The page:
elements model for 50% load level. The curves
having the same constants as those in Figure 4, but
extend the time t up to one year or 8780 hours.
Suprisingly that the curves given by the four solid
elements model is higher as time t increases, while
the curves obtained from the power function
proposed by Erlitasari nearly reach a complete stop.
It is suggested that precaution is necessary when
four solid elements model is used to predict the creep
factor beyond the period of measurement, because in
the actual condition creep factor will come to a
constant value after very long period of measurement. A close look to the Equation 2, the last term is
the source of this ambiguity where this term
increases as the elapsed time higher. Ma et al.
confirmed this drawback of the four solid element
model when they measured the creep factor of
Eucalyptus wood [10].

As the authors compare the creep constants of four


solid element model found in the room equipped with
AC to those found in the room without AC (see Table
3), it can be seen that all creep constants (except v)
in the room equipped with AC show a uniform trend
where they decrease with respect to increase of load
level. This is because they are kept in more constant
environment with minimum fluctuation of room
temperature and RH. Common sense informs that
the magnitude of these creep constants of one

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Awaludin, A. et al. / Creep Properties of Walikukun Timber Beams / CED, Vol. 18, No. 2, September 2016, pp. 7884

Figure 7. Predicted Creep Factor Given by the Power Function [10] and the Presented Model for Load Level of 50%: (a) in
Room Equiped with AC; and (b) in Room without AC

Conclusions

3.

Bodig, J. and Jayne, B.A., Mechanical of Wood


and Wood Composites, Kriger Publishing
Company, Malabar Florida, 1982.
4. Holzer, S.M., Loferski, J.R., and Dillard, D.A., A
Review of Creep in Wood: Concepts Relevant to
Develop Long-Term Behavior Predictions for
Wood Structures, Wood and Fiber Science,
21(4), 1989, pp. 376-392.
5. Findley, M.N., Lai, J.S., and Onaran, K., Creep
and Relaxation of Nonlinear Viscoelastic Material with Introduction to Linear Viscoelastic,
Dover Publication Inc., New York, 1989.
6. Ma, X., Wang, G., Jiang, Z., Xian, Y., and Li, H.,
Comparison of Bending Creep Behavior of
Bamboo-Based Composites Manufactured by
Two Types of Stacking Sequences, Bio
Resources, 9(3), 2014, pp. 5461-5472.
7. Shen, Y. and Gupta, R., Evaluation of Creep
Behavior of Structural Lumber in a Natural
Environment, Forest Product Journal, 47(1),
1997, pp. 89-96.
8. Amino, Y., Bamboo-Precocious Wood Composite
Beams: Bending Capacity for Long-Term Loading, Journal Bamboo and Rattan, 4(1), 2005, pp.
55-70.
9. Fidley, K.J., Tang, R.C., and Soltis, L.A., Creep
Behavior Model for Structural Lumber, Journal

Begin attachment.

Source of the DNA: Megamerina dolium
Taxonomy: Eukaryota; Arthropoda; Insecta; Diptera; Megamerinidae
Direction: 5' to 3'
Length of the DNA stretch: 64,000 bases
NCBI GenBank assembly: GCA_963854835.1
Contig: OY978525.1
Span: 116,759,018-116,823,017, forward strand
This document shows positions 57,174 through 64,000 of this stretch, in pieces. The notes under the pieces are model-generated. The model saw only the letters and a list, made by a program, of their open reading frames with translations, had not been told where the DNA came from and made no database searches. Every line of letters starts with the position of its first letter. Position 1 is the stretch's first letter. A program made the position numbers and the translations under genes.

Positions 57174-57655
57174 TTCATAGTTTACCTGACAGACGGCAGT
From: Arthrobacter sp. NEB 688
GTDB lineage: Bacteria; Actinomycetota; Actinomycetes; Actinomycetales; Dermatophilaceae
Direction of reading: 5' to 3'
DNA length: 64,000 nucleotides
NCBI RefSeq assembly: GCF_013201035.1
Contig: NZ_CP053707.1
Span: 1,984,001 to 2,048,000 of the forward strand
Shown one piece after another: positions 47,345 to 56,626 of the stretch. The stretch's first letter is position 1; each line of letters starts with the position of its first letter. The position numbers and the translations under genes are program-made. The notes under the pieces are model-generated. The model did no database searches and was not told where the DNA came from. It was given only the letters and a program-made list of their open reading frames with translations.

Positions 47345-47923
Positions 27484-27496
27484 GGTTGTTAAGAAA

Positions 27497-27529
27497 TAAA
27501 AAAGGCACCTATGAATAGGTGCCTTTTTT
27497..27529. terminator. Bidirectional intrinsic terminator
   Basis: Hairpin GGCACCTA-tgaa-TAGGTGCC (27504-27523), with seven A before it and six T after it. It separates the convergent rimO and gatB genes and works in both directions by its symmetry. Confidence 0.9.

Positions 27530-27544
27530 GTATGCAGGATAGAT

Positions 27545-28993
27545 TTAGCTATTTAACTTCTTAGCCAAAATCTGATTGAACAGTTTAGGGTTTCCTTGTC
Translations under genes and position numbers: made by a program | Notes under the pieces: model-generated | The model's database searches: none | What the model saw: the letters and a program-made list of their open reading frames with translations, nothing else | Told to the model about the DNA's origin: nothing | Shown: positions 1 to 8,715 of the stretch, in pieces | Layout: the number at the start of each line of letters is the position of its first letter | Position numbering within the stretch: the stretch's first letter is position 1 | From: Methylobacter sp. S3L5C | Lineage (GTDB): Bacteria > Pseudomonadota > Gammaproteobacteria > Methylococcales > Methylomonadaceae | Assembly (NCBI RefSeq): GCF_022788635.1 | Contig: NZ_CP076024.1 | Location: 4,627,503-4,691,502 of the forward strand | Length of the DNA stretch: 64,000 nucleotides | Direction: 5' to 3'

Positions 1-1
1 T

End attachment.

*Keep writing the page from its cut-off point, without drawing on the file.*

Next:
of Structural Engineering, ASCE, 118(8), 1992,
pp. 22612277.
10. Ma, Y., Li, X., Deng, B., and Luo, Y., Basic
Study on Creep Properties of Eucalyptus Wood,
Advanced Material Research, 911, 2014, pp.
232-237.

Analysis of creep constants of four solid elements


model was performed in this study utilizing creep
measurement of Walikukun (Schouthenia ovata)
timber beams of a previous study. Some conclusions
can be drawn as follows: 1. Creep behavior given by
both four solid elements model and phenomenological, in this case is power function, had good
agreement during period of creep measurement, but
they give different prediction of creep factor beyond
this period; 2. The power function of phenomenological model gave a more reasonable creep prediction than the four solid elements model; 3. As
previous study suggested, modification to the creep
equation developed by four solid elements is necessary when this equation is used for creep prediction
beyond the measurement period; and 4. Under room
condition equipped with AC, the creep constants of
four solid elements model showed a uniform trend in
which they decrease with respect to the increase of
stress level.

References
1.

2.

Lumantarna, B., Steven, and Budiono, D.,


Pengaruh Rangkak (creep) pada Bangunan
Tinggi, Dimensi Teknik Sipil (in Indonesian),
5(1), 2003, pp. 2938.
ASTM D6815, Standard Specification for
Evaluation of Duration of Load and Creep Effect
of Wood and Wood-Based Product, Annual Book
of ASTM Standard, West Conshojocken, PA,
2002.

83

Awaludin, A. et al. / Creep Properties of Walikukun Timber Beams / CED, Vol. 18, No. 2, September 2016, pp. 7884

11. Erlitasari, R., The Creep Behaviour of Walikukun Wood (Schouthenia ovata Korth), UnderGraduate Thesis, Department of Civil and Environmental Engineering, Gadjah Mada University, Yogyakarta, 2015.

12. Barati, R., Application of Excel Solver for


Parameter Estimation of the Nonlinear Muskingum Models, KSCE Journal of Civil Engineering, 17(5), 2013, pp. 1139-1148.